Vol. LXV, No. 6
Wednesday, February 9, 2011
(Photo by Frank Wojciechowski)
WATER WONDERS: Senior captain Peter Deardorff, with plaque, and his teammates celebrate last Saturday after the Princeton High boys swimming squad placed first in the Mercer County Swimming Championships held at the Lawrence High pool. In winning the programs first county crown since 2004, PHS produced a dominant victory, piling up 338 points with three-time defending champion Notre Dame a distant runner-up at 193 and WW/P-S taking third with 183.
Though Princeton University is looking for alternate sites for its Steven Holl-designed arts center, the municipalities may pursue a dialogue with the heads of Princeton University aimed at a consensus about the originally proposed Arts and Transit Neighborhood plan that would redesign the area at the intersection of Alexander Road and University Place.
A determination of community support for pursuing a case against the 2010 revaluation will take place at a public meeting on Wednesday, February 9, at 7:30 p.m. in Township Hall.
The fundraising campaign for the new hospital being built in Plainsboro was recently expanded by Princeton HealthCare System (PHCS) from $115 million to $150 million in private donations. The deadline for meeting the new goal is March 2013, a year after the hospital is slated to open.
A rarely seen side of Albert Einstein is showcased at the Historical Society of Princetons (HSP) latest exhibit, which displays furniture and personal items that the physicist used in his home on Mercer Street, where he lived from 1933 to 1955.
Its lovely to be here just to report and not actually be asking you for anything, observed Princeton Public Library Executive Director Leslie Burger as she began her annual report to Township Committee at their Monday evening meeting.
A two-in-one exhibit featuring a pair of American icons is opening on February 19 at The James A. Michener Art Museum in Doylestown, Pa., where it will be on view through May 19. “Elvis at 21: Photographs by Al Wertheimer” features the work of a young photographer who spent several weeks with a very young Elvis when he was on the brink of superstardom. “Muhammad Ali: The Making of an Icon” includes more than 50 photographs of Ali’s personal life as well as some of the more famous episodes from his career by photographers such as Annie Leibovitz, Gordon Parks, and Art Shay.
With a throng of more than 4,000 on hand at Jadwin Gym and a national television audience watching on ESPNU, the Princeton University mens basketball team wanted to put on a show as it hosted Harvard last Friday evening.
John Zdunkiewicz views hockey goaltending as an intricate puzzle.
After thoroughly dominating the preliminary session of the Mercer County Swimming Championships last week, the Princeton High boys swimming team sat in the pole position for the finals on Saturday.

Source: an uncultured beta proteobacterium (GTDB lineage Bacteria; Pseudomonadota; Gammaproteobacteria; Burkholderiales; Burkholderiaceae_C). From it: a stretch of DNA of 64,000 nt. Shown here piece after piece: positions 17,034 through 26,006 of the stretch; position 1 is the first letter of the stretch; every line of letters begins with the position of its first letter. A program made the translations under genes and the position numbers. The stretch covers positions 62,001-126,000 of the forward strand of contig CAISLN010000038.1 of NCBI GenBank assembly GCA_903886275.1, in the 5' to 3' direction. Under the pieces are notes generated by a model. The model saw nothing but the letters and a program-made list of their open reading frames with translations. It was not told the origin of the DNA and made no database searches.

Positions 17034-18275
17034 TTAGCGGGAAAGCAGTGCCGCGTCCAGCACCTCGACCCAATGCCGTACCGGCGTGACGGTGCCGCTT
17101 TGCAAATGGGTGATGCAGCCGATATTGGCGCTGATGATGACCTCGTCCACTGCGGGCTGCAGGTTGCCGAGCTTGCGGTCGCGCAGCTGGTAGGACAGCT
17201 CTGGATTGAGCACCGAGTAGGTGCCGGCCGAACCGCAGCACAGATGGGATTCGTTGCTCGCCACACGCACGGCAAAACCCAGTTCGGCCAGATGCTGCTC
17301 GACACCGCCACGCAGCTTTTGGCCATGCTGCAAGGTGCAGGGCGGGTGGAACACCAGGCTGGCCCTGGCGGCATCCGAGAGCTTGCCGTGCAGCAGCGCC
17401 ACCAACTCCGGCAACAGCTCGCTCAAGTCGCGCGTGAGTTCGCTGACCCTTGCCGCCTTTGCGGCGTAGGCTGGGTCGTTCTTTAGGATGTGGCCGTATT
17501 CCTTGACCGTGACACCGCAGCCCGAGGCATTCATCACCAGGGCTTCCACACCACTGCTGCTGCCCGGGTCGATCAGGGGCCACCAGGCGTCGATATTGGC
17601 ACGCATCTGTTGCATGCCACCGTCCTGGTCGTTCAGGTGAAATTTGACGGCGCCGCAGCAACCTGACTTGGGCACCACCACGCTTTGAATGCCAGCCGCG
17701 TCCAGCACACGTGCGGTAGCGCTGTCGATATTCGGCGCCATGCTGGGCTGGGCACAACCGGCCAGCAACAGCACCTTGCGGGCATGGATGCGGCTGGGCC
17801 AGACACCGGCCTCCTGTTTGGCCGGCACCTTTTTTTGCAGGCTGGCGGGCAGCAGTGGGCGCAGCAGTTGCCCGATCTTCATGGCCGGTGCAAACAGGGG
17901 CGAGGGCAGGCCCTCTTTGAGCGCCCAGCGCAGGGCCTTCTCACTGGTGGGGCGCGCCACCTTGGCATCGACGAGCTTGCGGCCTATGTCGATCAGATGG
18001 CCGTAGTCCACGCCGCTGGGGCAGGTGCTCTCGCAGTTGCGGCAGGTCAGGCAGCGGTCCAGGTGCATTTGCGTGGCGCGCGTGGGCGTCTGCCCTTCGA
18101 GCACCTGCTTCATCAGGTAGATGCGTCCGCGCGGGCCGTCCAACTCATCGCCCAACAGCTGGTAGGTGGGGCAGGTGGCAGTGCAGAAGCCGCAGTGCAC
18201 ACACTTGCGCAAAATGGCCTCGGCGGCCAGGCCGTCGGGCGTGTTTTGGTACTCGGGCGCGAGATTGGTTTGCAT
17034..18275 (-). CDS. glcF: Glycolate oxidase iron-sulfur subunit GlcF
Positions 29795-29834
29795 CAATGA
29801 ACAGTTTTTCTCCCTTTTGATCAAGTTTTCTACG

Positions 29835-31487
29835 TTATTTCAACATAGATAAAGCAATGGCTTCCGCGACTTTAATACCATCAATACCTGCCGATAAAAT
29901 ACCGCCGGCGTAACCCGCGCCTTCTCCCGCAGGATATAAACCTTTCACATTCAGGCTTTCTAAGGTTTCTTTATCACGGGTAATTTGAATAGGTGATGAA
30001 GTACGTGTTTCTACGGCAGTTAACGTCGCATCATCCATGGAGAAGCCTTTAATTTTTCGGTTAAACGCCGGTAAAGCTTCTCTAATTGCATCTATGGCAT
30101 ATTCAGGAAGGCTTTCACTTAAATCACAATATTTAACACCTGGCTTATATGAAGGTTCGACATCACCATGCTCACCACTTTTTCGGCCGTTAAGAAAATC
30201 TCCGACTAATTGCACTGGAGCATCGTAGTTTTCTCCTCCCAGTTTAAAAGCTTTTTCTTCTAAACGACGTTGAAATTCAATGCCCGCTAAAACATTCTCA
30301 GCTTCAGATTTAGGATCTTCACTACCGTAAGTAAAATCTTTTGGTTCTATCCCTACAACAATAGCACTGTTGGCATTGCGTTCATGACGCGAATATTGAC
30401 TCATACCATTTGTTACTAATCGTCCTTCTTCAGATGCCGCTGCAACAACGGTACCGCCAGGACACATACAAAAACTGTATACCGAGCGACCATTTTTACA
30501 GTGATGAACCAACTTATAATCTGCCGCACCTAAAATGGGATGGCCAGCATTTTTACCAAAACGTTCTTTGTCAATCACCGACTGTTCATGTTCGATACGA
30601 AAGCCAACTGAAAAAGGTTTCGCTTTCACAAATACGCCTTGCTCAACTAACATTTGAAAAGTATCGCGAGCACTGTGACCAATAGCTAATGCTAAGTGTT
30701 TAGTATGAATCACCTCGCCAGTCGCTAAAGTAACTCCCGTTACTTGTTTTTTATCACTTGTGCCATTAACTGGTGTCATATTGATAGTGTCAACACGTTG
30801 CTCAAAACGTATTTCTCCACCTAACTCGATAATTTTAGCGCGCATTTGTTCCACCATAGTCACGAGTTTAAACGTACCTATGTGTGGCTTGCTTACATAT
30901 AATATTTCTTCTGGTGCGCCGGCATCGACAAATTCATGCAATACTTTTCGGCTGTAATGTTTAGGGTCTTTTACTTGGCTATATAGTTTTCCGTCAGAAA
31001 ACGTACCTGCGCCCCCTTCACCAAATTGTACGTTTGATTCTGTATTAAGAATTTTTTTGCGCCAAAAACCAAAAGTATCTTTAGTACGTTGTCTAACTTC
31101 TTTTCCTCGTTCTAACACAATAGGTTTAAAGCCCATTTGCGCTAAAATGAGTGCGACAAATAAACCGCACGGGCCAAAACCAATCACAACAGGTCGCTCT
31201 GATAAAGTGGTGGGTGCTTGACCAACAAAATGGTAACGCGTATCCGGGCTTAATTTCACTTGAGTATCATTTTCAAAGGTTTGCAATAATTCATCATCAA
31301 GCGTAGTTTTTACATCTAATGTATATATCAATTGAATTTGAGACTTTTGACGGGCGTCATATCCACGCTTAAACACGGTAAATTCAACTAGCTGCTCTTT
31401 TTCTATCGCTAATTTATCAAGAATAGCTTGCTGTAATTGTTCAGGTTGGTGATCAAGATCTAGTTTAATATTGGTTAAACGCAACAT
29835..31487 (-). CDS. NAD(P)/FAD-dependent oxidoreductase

Then music, the mosaic of the air,
Did of all these a solemn noise prepare;
With which she gained the empire of the ear,
Including all between the earth and sphere…
Andrew Marvell, from “Music’s Empire”
People began to hear things that they had never heard before.
Milton Babbitt (1916-2011)
It was a Princeton moment.
“Milton Babbitt!” the nurse called. We were in the waiting room of the Princeton Medical Group. I looked to my right and there he was. The only other time I’d seen him had been in Richardson Auditorium at a May 2004 Seminar on Beauty, his presence amplified by the astounding piece of music he’d set loose in the hall with, in effect, the push of a button. Then, as if he were moderating a musical version of the old anthropological panel show What in the World, he asked the rhetorical question “What was that?” and told us that we had just heard a recording of the first three measures of Wagner’s Prelude to Tristan. I don’t remember his exact words, but his point was that the Tristan chord represents the opening salvo, the first stroke, the beginning of 20th-century music. The same note is sounded in Milton Babbitt: Words About Music. “Of course Schoenberg knew Tristan full well. Everybody knew this piece cold. It was their ‘Melancholy Baby.’ Just in the first three measures, things are already beginning to develop.”
OK, so the guy was a louse. Benjamin Franklin Pinkerton, a Lieutenant in the U.S. Navy stationed in Nagasaki, “married” a former geisha girl, knowing full well he had no intention of honoring the marriage contract. He would be “really” married later — in the United States to an American bride. B.F. Pinkerton may have been a louse, but his “louse-ness” was set to some of the most beautiful music ever written.
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